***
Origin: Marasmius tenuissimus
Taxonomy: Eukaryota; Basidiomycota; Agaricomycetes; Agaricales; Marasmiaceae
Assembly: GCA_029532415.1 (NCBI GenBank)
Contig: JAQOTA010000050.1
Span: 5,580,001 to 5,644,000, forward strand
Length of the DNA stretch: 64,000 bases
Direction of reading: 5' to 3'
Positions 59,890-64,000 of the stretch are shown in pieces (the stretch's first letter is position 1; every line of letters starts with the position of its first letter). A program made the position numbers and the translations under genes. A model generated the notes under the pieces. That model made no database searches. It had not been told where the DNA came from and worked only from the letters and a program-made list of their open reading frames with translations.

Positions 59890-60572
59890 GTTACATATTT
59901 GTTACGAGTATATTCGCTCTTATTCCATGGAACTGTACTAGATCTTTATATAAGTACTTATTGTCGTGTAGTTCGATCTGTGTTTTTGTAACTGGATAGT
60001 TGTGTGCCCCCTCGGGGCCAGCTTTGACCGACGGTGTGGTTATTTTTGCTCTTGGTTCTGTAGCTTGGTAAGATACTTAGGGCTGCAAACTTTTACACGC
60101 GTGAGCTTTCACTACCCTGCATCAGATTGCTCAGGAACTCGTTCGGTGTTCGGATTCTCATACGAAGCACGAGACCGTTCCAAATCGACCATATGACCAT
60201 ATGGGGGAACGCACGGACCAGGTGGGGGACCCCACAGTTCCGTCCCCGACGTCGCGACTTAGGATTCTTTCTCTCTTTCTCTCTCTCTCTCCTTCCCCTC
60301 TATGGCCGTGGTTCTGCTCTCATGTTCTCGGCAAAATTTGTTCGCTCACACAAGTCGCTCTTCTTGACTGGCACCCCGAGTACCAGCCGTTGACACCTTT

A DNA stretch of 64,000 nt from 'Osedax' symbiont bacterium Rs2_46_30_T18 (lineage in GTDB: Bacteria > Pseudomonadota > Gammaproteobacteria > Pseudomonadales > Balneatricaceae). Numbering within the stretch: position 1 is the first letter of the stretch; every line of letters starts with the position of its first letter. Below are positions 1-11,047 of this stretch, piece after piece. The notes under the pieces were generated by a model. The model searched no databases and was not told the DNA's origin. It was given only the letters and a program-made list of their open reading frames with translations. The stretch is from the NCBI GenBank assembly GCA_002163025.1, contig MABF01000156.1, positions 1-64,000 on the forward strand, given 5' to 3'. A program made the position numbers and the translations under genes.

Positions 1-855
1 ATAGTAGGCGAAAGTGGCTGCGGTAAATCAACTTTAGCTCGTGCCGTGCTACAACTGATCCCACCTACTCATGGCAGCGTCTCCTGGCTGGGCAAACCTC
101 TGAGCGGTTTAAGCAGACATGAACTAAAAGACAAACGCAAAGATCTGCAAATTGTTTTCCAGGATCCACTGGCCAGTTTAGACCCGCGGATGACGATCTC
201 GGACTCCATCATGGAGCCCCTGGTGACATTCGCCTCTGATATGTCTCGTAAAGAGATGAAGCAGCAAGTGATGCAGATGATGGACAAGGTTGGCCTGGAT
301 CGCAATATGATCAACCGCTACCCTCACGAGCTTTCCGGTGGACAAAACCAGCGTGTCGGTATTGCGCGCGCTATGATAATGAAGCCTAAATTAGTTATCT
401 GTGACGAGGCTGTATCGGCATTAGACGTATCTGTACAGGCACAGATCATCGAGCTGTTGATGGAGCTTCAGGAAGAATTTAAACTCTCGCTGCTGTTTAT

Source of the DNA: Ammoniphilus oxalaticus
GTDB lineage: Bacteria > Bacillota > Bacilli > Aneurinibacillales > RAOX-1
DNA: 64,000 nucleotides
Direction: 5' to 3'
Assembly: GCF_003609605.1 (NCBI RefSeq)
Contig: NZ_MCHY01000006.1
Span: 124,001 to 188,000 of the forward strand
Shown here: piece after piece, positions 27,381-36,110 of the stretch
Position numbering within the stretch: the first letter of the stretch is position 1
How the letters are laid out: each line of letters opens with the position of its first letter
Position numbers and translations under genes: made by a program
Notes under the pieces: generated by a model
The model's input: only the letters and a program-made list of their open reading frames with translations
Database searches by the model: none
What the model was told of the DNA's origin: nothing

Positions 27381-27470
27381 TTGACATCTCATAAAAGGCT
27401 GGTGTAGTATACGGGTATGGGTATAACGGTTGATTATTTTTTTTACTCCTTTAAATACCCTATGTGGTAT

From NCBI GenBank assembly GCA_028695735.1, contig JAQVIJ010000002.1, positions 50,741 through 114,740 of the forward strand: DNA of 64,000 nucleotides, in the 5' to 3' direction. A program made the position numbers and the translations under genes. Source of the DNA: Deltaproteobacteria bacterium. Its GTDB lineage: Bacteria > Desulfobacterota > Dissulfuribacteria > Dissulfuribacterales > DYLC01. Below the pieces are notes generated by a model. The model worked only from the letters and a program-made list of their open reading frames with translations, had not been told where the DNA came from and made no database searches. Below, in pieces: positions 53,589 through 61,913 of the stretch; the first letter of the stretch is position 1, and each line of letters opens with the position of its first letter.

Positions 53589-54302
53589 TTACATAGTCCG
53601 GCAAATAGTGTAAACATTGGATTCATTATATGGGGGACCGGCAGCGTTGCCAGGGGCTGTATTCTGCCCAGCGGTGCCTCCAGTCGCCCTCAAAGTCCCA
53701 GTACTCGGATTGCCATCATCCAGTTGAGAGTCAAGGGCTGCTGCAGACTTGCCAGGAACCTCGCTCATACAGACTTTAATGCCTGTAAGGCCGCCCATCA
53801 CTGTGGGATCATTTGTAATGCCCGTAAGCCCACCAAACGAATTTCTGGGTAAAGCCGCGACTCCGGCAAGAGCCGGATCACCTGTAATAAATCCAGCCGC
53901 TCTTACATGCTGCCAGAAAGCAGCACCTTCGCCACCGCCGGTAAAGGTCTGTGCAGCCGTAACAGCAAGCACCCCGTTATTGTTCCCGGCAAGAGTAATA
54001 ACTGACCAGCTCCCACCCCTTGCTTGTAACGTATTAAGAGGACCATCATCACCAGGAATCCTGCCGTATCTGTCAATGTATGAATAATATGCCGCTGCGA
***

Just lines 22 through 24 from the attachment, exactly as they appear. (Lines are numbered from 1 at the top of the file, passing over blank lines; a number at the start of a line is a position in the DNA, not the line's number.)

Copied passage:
401 GTGACGAGGCTGTATCGGCATTAGACGTATCTGTACAGGCACAGATCATCGAGCTGTTGATGGAGCTTCAGGAAGAATTTAAACTCTCGCTGCTGTTTAT

Source of the DNA: Ammoniphilus oxalaticus
GTDB lineage: Bacteria > Bacillota > Bacilli > Aneurinibacillales > RAOX-1